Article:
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UNITED STATES v. BUTLER

January 8, 1988

United States of America
v.
Melvin Cicero Butler



The opinion of the court was delivered by: DIAMOND

 Before us is the government's motion to vacate our order of September 15, 1987, which committed the defendant for an examination to determine his suitability for treatment under Title I of the Narcotic Addict Rehabilitation Act of 1966 ("NARA"), Pub.L. 89-793, 80 Stat. 1438, codified at 28 U.S.C. §§ 2901 et seq. For reasons that follow, we will grant the government's motion and vacate our order.

 Background

 Melvin Cicero Butler is charged with several counts of possession with intent to distribute controlled substances. He is a dentist and a drug addict. These facts prompted us to order, on September 15, 1987, that the Surgeon General examine Dr. Butler to determine if he is likely to be rehabilitated through treatment under NARA.

 Unfortunately, a chasm opened between our order and its execution. Dr. Butler was examined, but by agents of the Attorney General, not of the Surgeon General as required by 28 U.S.C. § 2902(a). We committed Dr. Butler again on October 29, 1987, for a proper examination. The Surgeon General did not examine Dr. Butler within the time set by our order, and on November 25, 1987, we ordered the Surgeon General to explain his noncompliance.

 The Surgeon General responded with a certification that he did not have adequate facilities or personnel available for treatment of Dr. Butler under NARA. See 28 U.S.C. § 2902(b). The last Public Health Service facility for the treatment of addicts was closed in 1974, and the Surgeon General has not received any commitments under NARA since fiscal year 1977. Congress has not appropriated funds for examinations or treatment under Title I of NARA. The Surgeon General informed the court that he would ask the United States Attorney for the Western District of Pennsylvania to move to vacate our September 15, 1987, order in light of this certification.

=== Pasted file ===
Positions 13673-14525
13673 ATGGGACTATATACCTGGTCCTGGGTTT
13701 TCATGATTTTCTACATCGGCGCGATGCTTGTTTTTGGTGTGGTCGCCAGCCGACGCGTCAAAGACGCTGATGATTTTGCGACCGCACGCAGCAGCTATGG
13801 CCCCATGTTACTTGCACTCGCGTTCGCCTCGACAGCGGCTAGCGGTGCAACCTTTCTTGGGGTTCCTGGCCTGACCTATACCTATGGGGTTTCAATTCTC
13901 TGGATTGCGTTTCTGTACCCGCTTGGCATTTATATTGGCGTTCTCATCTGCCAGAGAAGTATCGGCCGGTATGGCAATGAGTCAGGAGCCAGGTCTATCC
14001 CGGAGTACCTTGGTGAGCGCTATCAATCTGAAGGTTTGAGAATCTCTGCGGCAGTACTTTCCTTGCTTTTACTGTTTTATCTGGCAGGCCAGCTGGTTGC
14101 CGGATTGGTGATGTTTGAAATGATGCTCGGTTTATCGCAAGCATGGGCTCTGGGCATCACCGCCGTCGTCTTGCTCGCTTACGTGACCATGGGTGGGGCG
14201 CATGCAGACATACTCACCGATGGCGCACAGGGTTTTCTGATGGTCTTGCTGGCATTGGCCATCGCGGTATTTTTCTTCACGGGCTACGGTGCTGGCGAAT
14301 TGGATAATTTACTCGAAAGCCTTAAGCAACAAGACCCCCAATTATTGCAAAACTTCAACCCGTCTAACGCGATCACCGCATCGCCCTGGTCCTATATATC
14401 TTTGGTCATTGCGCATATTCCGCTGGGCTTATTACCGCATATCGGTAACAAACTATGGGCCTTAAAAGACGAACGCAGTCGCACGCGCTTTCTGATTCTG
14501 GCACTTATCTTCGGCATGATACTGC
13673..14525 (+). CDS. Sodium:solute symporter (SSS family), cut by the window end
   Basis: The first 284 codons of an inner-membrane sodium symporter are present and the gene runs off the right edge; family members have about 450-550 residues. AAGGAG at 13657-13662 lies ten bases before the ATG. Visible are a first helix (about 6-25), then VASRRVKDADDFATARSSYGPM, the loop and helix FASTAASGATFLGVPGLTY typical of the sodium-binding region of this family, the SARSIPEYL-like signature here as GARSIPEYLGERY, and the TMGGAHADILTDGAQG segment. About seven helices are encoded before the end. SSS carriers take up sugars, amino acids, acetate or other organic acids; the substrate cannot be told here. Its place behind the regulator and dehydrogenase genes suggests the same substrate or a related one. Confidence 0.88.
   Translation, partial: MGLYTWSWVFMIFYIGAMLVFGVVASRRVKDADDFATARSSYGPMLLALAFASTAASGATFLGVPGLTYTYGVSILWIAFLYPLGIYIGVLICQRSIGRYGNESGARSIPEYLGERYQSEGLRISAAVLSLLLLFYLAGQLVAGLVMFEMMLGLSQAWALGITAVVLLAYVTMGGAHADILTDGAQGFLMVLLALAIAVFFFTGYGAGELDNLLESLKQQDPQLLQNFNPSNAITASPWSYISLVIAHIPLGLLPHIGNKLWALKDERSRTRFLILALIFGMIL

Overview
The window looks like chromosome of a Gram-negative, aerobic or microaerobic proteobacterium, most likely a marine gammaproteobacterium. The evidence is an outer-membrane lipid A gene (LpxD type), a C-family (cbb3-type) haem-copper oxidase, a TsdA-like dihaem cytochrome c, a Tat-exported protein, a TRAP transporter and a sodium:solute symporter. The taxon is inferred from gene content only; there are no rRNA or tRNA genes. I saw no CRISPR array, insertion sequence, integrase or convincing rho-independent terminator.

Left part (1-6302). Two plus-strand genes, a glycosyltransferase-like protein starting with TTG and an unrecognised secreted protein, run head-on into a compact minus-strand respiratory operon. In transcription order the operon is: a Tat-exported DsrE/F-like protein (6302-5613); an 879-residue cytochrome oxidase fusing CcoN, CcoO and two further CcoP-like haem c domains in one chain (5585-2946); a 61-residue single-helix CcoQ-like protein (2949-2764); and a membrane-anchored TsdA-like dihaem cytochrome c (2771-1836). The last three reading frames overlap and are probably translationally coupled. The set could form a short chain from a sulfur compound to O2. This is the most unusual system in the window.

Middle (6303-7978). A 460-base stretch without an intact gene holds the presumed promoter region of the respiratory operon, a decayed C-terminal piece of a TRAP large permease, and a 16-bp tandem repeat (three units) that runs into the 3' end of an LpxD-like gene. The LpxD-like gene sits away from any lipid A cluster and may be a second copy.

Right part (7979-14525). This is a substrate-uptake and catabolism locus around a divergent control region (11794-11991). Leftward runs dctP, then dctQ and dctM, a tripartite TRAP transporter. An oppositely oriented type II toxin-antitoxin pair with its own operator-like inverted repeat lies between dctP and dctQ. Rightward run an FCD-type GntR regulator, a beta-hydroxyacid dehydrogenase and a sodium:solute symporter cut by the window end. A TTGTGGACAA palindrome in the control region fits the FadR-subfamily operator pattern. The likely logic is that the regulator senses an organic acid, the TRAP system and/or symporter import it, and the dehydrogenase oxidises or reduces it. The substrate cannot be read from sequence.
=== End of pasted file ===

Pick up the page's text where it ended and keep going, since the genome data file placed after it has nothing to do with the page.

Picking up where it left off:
The government did move to vacate. The government argued that the Surgeon General's certification disallows any commitment under NARA for examination or treatment. Additionally, the government argued that ordering an examination or treatment in the absence of available appropriations would force the Surgeon General to violate the Antideficiency Act, which states in pertinent part, "An officer or employee of the United States Government . . . may not make or authorize an expenditure or obligation exceeding an amount available in an appropriation or found for the expenditure or obligation." 31 U.S.C. § 1341(a)(1)(A).

 Faced with this new information, we ordered the parties to brief the following issues:

 
1. How the court may best effectuate the clear intent of its prior orders; namely, that the defendant, being eligible for treatment under the Act, shall be examined by the Surgeon General or his designee in accordance with the procedures set forth in 28 U.S.C. § 2902.
 
2. The effect of the Surgeon General's certification on the availability of treatment under the Act. See 28 U.S.C. § 2902(b).
 
3. If treatment is not available under the Act, the effect of this unavailability on the propriety of ordering an examination of the defendant and the effect on how the court should proceed in this case.

 Memorandum Order (December 10, 1987). The government responded by reiterating the arguments made in its motion to vacate. Dr. Butler conceded that if adequate facilities or personnel for treatment were unavailable, he could not be committed under NARA, but Dr. Butler suggested that treatment was available. NARA authorizes the Surgeon General to delegate performance of his functions to any public or private agency. 28 U.S.C. § 2905. Dr. Butler argued that his private health plan could pay for his treatment or that the Surgeon General could persuade some organization to treat him without charge. Dr. Butler also requested us to await his attempts to secure an emergency appropriation of Congress for his treatment or that the Surgeon General could persuade some organization to treat him without charge. Dr. Butler also requested us to await his attempts to secure an emergency appropriation of Congress for his treatment by appeal to the President and local Congressmen.

 Discussion

 Enacted in 1966, NARA reflects a different attitude toward crime and punishment than that which prevails today. NARA advocated treatment and rehabilitation of addicted offenders so that they may return to society as productive citizens. See H.R.Rep. No. 1486, 89th Congress, 2d Sess., reprinted in 1966 U.S. Code Cong. & Admin. News, pp. 4248-4251; United States v. Bishop, 469 F.2d 1337, 1340-41 (1st Cir. 1972). In contrast, Congress' present mood finds expression in the recently enacted sentencing guidelines: retribution, deterrence, and the removal of the offender from society -- not rehabilitation -- are the objectives of the ...


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